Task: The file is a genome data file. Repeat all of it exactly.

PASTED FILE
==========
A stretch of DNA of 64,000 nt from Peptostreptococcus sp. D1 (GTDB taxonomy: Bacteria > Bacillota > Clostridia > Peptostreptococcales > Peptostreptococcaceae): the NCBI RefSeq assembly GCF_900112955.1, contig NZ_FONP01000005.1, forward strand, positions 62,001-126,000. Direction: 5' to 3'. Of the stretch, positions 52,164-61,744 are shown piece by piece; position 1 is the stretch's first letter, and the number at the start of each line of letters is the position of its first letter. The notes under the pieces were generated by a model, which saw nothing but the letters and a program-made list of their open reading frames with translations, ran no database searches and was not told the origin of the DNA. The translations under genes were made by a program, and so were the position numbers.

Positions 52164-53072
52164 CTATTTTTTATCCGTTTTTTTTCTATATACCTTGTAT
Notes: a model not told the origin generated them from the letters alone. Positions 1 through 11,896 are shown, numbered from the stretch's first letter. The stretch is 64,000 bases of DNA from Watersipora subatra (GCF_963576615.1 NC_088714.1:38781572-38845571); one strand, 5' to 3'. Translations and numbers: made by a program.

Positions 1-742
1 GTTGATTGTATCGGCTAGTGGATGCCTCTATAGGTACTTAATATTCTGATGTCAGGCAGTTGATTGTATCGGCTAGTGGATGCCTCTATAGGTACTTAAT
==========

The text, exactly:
A stretch of DNA of 64,000 nt from Peptostreptococcus sp. D1 (GTDB taxonomy: Bacteria > Bacillota > Clostridia > Peptostreptococcales > Peptostreptococcaceae): the NCBI RefSeq assembly GCF_900112955.1, contig NZ_FONP01000005.1, forward strand, positions 62,001-126,000. Direction: 5' to 3'. Of the stretch, positions 52,164-61,744 are shown piece by piece; position 1 is the stretch's first letter, and the number at the start of each line of letters is the position of its first letter. The notes under the pieces were generated by a model, which saw nothing but the letters and a program-made list of their open reading frames with translations, ran no database searches and was not told the origin of the DNA. The translations under genes were made by a program, and so were the position numbers.

Positions 52164-53072
52164 CTATTTTTTATCCGTTTTTTTTCTATATACCTTGTAT
Notes: a model not told the origin generated them from the letters alone. Positions 1 through 11,896 are shown, numbered from the stretch's first letter. The stretch is 64,000 bases of DNA from Watersipora subatra (GCF_963576615.1 NC_088714.1:38781572-38845571); one strand, 5' to 3'. Translations and numbers: made by a program.

Positions 1-742
1 GTTGATTGTATCGGCTAGTGGATGCCTCTATAGGTACTTAATATTCTGATGTCAGGCAGTTGATTGTATCGGCTAGTGGATGCCTCTATAGGTACTTAAT